Exploring the Visio file

I have been voluntarily supporting Visio for almost thirty years since version 1, after I found a promo version of Visio on a Windows update floppy. Before that I had been creating business diagrams by writing code to drive plotters. The first version was in assembler, the second was in COBOL. The COBOL was far easier. Of course, anyone who has written COBOL can appreciate the eye opender Visio was. You dragged the shapes from a stencil, made the connections and if you moved a shape, the connections followed. PLUS, you were not limited to what was in the stencil. You could make your own shapes.

So, early on, I got into exploring the various Visio shapesheets. Initially the Visio file format was proprietory, but eventually they did release an XML file format option. Several versions back they standardized on Open XML, like the other members of the Office family. Open XML is a zipped file of a directory of XML files and other files, but mainly XML. So, it was just a matter of copying the Visio file and changing the extension to ZIP and unZIPing.

So, exploring a Visio file became practical. Of course, it was a directory of files and not easy to search aand the XML files were a single string so reading the XML was a challenge. I was able to copy some of the XML files to a Word doc and use VBA to seperate the tags and make it more readable. I was able to find out some interesting things and was able to copy blocks of Shape Data between shapes, but it was tedious, so I resorted to using Excel to store the Shape Data information and VBA to go through the shapes and delete the Shape Data and replace it with what was in the Excel sheet. Visio does not make it easy to sort Shape Data and provides a Sort field to give the impression of sorting, but the records are not sorted.

Along comes PowerShell to the rescue. I have used it to work with Visio object model, why could it not help with files? It could find the file, uncompress the ZIP file and wander the directory tree. With the help of a PowerShell wizard I was able to come up with something that did almost all the heavy lifting. This is what I came up with….

Set things up to find the file

$StartDir = [Environment]::GetFolderPath('mydocuments') + ’/visio’  
$verbose =$FALSE
$tmpTyp = 0
if ($verbose) {$tmpTyp = 1} 

CD $startdir    # Setup starting directory

create a dialog to ask the user for the file name…

# Create a dialog to request the file name.
Add-Type -AssemblyName System.Windows.Forms
$dialog = New-Object System.Windows.Forms.OpenFileDialog -Property @{ 
InitialDirectory = $startdir  
Title = ‘Visio Extract XML’   
Filter = 'All files (*.*)|*.*' 

Show the dialog and extract the filename…

# Get the filename from the dialog.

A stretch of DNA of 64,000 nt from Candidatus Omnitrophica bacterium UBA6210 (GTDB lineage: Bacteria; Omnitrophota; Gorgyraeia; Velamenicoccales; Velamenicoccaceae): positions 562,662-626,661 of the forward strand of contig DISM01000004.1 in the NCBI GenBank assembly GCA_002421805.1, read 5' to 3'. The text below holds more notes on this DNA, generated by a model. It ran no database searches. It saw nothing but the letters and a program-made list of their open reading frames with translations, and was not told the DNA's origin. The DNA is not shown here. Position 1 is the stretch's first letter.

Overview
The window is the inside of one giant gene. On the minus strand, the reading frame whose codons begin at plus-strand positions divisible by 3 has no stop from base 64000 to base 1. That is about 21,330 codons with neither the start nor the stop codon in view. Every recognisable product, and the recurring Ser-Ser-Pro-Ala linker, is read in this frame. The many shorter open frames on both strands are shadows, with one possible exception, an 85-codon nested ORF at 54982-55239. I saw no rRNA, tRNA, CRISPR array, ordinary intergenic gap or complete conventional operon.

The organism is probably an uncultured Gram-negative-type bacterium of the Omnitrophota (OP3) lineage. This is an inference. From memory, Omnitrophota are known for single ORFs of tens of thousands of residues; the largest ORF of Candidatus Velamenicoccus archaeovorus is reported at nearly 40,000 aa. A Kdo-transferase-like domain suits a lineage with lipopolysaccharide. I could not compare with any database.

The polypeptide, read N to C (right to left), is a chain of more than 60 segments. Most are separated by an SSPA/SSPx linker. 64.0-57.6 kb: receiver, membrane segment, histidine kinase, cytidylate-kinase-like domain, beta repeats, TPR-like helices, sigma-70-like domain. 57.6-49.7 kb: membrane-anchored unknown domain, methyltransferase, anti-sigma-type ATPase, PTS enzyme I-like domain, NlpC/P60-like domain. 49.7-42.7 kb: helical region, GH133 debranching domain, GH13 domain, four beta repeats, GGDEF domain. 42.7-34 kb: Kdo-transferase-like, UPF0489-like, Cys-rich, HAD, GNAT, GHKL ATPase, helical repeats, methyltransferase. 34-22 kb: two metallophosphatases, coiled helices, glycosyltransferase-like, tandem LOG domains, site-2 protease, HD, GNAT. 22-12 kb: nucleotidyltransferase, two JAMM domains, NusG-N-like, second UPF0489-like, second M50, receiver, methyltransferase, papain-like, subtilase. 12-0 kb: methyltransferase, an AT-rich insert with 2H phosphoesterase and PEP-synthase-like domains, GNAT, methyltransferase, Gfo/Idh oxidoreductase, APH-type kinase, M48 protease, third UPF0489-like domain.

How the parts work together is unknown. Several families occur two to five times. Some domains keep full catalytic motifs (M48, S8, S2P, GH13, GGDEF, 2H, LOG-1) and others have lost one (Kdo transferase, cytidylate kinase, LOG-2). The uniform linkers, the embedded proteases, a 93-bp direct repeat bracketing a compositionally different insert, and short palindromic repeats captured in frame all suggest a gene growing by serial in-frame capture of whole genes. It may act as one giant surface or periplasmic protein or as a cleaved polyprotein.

# Expand-Archive only understands Zip files.
# The OpenXML files are zip files, so we have to rename to make Expand-Archive happy.
$src = $dialog.filename 
$dest = $dialog.filename.replace(".","") + “.zip”
# get the directory, filename and filename without extension.
$fildir = $dialog.filename | split-path
$filnam = $dialog.safefilename.replace(".","")
$filnom = $dialog.filename.replace(".","")
write-output $filnam
$dialog.Dispose()   # get rid of the dialog, it has served its’ purpose

Now that we know what file to use, make a copy and change the extension to ZIP. Expand-Archive is fussy and wants ZIP as the extension. Since Visio has several file extensions for Open XML, VSDX, VSSX, VSTX, make the extension as part of the name…

# Create a Zip file of the OpenXML file.
Copy-Item -Path $src -Destination $dest 
# Expand the Zip file.
Cd examinevsdx
expand-archive -literalpath $dest -force
remove-item $dest   # The Zip file is no longer needed

Now for the real work. Suprisingly, the actual work is trivial considering what I was expecting. The setup took most of the script. So, switch into the directory we just created and find the names within the directory.

# Now for the real work.
cd $filnom
#Get a list of the file names.
$Fnames = Get-ChildItem -recurse | where {!$_.PsIsContainer} | Select-Object 

Once we have the list of files, go through each file and process. To simplify the script, I evaluated each file extension and determined how the file should be processed. I added a flag, $verbose to keep the file size down. The relationship files can be ignored, but if necessary I can throw the switch to include them. $verbose sets the value of $tmpTyp at the start.

# Loop through the filenames – write a header and then break up the XML.
foreach ($file in $Fnames) { 
# $ If (-not($f1 = “[Content_Type].xml”)){
$fext =  $file.name.substring($file.name.indexof(“.”)+1)
switch ($fext) {
   “XML”      {$typ = 1; break}
   “EMF”      {$typ = 2; break}
   “XML.RELS” {$typ = $tmpTyp; break}
   “RELS”     {$typ = $tmpTyp; break}
   “PNG”      {$typ = 2; break}
   “MP4”      {$typ = 2; break}
   “VTT”      {$typ = 2; break}
   default {$typ=0; break}

Now process the file based on the type. XML files have line breaks after each tag. Image files just have the name of the image file. We do not care about the image, just the name and that it exists. If it is an unidentified extension, then the extension type is flagged as unknown.

Throw in a blank line to make the spacing between files noticeable. … and the final brace to close things off.

Switch ($typ) {
0 {} # $typ is ignore
1 {
$txt =“<<<<” + $fext + “>>>>  ===” + $file.name + “==="
write-output $txt
Get-Content $file.fullname | Foreach-object { $_ -replace “><”,”>`r`n<" }  
2 { write-output  “<<<< image >>>>” $file.name }  
Default { write-output “unknown” $fext }
write-output “  ”  

One thing I did find interesting was that the script works for other Open XML files like from PowerPoint and Word.

I hope this helps.

John… Visio MVP in x-aisle

Published by johnvisiomvp

The original Visio MVP. I have worked with the Visio team since 1993

One thought on “Exploring the Visio file

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